“The statutes do not require the transmission of ballots over the Internet,” Hoke told Truthout. “The agencies seem to be saying that’s what the meaning is, but they have no statutory analysis to support it.” In addition to the MOVE Act and HAVA, Hoke, a Cleveland State University law professor and the director of the Center for Election Excellence, is closely examining several defense appropriations bills that have also been interpreted to contain provisions for Internet voting.
Questions have also been raised about the integrity of Internet voting proponents’ security claims. Voting systems’ vendors frequently tout the “military grade encryption” that they claim makes their products safe.
“I personally think it’s bunk, because what they’re telling you is, ‘We have a data center that’s better than Google,'” said Greg Miller, co-executive director and chief development officer at Open Source Digital Voting (OSDV), which is working with DC on aspects of its i-voting pilot. Google’s network was compromised by hackers in January.
“One of my biggest gripes about the Internet voting proponents is that they fail to understand that the cost and complexity to stand up a data center with the kinds of procedures and protocols and security mechanisms to afford that ballot as much protection as possible is cost prohibitive for 99 percent of the precincts in this nation,” said Miller. “D.C. is a Vatican. They have their own budgets and they are flush.”
Questions about security are not limited to funding capabilities. Following a successful hack during a public testing phase at the end of September, DC suspended the digital ballot return portion of its pilot program and instructed voters to send in their voted ballots via fax or email instead. The suspension went into effect after University of Michigan computer science professor J. Alex Halderman found a weakness in what he called the system’s “brittle” design.
“Within 36 hours of the system going live, our team had found and exploited a vulnerability that gave us almost total control of the server software, including the ability to change votes and reveal voters’ secret ballots,” wrote Halderman in a blog post following the hack.
Halderman’s heist was essentially a benevolent sabotage attempted at the invitation of DC officials. Even if he and the other participating hackers had failed, the test would not have accounted for the concerns of electronic voting expert and computer scientist Dr. Barbara Simons, who thinks the pilots springing up around the country invite a false sense of security that distracts from the problem of scaling them up.
“If I’m going to steal an election, I probably won’t mess with these little pilots,” said Simons, who co-authored the report that led to the cancellation of the 2004 pilot. “I’m going to wait until there’s this groundswell for Internet voting.”
Citing the Google hack, which many suspect originated in China, Simons emphasized that online voting systems are opening up the US to an entire planet of would-be saboteurs. “This is really a national security question,” said Simons, who pointed out that Scytl is headquartered in Spain. “We certainly don’t want other countries determining who runs our government. We also have to think about political parties engaging in mischief. Given how much money is spent on our elections, a small fraction could be used to hire a really good hacker.”
If doubts are raised about election results, the data encryption i-voting systems employ to safeguard ballot secrecy becomes a transparency threat, effectively outsourcing verifiability to experts capable of decrypting voting data.
“I shouldn’t have to trust in a rocket scientist or a computer scientist that the vote was counted accurately and securely,” said Friedman. “Even if every vote is counted absolutely accurately, if there is no way for me, an average citizen, to know that, then you’ve got a 100 percent fail on your hands. It’s more than just having security and accuracy. It’s citizens being able to oversee their own public elections.”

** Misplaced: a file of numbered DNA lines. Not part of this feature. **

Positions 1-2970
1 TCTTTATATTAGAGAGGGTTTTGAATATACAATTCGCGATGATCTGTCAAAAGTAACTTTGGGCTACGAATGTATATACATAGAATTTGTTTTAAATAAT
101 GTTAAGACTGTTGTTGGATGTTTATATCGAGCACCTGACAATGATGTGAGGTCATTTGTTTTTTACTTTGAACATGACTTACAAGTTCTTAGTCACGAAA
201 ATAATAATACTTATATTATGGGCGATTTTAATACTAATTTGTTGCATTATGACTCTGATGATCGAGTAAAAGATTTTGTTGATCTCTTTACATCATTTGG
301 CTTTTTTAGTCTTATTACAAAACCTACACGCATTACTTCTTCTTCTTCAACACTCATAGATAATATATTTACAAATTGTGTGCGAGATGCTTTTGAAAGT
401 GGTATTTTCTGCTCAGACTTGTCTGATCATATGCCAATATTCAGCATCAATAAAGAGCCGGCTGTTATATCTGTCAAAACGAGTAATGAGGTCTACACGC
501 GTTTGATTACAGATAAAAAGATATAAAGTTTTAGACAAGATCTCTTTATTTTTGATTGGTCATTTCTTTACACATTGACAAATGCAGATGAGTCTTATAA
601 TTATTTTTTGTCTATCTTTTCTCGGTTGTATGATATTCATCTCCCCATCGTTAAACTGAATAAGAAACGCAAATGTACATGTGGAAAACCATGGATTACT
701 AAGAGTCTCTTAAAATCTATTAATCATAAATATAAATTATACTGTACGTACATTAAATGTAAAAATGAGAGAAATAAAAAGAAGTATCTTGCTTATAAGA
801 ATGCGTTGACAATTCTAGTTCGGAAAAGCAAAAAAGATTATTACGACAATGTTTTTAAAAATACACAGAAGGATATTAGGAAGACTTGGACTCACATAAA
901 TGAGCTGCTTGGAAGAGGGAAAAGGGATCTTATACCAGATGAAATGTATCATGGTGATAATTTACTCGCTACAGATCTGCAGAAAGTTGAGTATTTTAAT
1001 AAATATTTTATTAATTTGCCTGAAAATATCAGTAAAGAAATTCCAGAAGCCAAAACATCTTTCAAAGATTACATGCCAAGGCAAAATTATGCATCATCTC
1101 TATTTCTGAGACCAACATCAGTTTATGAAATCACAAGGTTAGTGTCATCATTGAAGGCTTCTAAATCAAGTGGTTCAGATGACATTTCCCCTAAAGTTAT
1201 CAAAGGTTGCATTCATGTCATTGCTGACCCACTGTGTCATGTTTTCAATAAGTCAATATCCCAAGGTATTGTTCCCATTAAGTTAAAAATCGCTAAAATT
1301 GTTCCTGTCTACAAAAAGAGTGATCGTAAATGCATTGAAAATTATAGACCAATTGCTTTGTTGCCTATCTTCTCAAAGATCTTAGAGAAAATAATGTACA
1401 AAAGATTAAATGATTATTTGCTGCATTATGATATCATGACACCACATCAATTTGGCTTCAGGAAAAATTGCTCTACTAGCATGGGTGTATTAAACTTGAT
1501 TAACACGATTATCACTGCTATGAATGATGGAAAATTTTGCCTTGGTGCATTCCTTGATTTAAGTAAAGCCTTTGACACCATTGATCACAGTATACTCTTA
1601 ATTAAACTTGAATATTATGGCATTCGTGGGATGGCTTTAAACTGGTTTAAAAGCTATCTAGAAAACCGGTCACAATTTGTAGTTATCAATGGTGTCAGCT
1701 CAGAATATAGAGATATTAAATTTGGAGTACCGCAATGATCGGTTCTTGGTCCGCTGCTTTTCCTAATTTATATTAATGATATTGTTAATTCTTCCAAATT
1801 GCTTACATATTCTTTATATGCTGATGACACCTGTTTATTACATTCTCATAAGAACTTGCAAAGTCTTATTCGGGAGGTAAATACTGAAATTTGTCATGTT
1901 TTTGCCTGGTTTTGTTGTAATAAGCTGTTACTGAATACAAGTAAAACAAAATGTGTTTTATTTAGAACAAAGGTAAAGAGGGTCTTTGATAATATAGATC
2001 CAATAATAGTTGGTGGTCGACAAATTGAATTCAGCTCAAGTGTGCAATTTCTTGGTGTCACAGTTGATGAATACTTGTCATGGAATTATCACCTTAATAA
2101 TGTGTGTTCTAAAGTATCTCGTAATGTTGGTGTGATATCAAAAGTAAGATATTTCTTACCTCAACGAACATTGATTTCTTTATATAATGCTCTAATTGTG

Miller pointed out that the time-consuming decryption process is incompatible with a system of government that requires elected officials to be installed in office in a timely manner. “What the activists are correctly pointing out,” he said, “is that there isn’t even a discussion to be had about probability” of a glitch in an online election. “You still have to deal with the fact that if that risk comes to pass, you’re screwed.”
Numbers on the US’s military and overseas voters indicate that a hack or system failure has game-changing implications even if, as some Internet voting proponents have suggested, the practice is permanently restricted to that population. OVF data show that military members, their families and voters living abroad generally make up about two to three percent of states’ eligible voters and about 2.4 percent nationwide; Alaska has the highest number, with 12.7 percent.
Oversight Still Varies Drastically
The debate around Internet voting also reignites criticisms of HAVA’s attempt at legislating voting equipment standards. The act mandated the creation of federal standards, but made state compliance voluntary. According to a 2009 Election Assistance Commission report, 16 states and four US territories require no observation of the federal standards. One of these states is West Virginia. Another is Florida, where Everyone Counts recently announced it will electronically deliver blank ballots not only to military and overseas voters, but to disabled voters as well.
The disabled rights community eventually came out against DREs when it became clear that the same systems purported to improve accessibility for voters also compromised the transparency of election results. It remains to be seen if troops, overseas citizens and their advocates would do the same.
Even before the DC hack and despite his organization’s role in the capitol’s pilot, OSDV’s Miller was unequivocal about the opportunity the controversial program presents for i-voting detractors:
“Use this as a public forum to go out and make your case for why it’s a bad idea. Somebody start the initiative to seek legislative abolition of the Internet for voting data and I will support it.”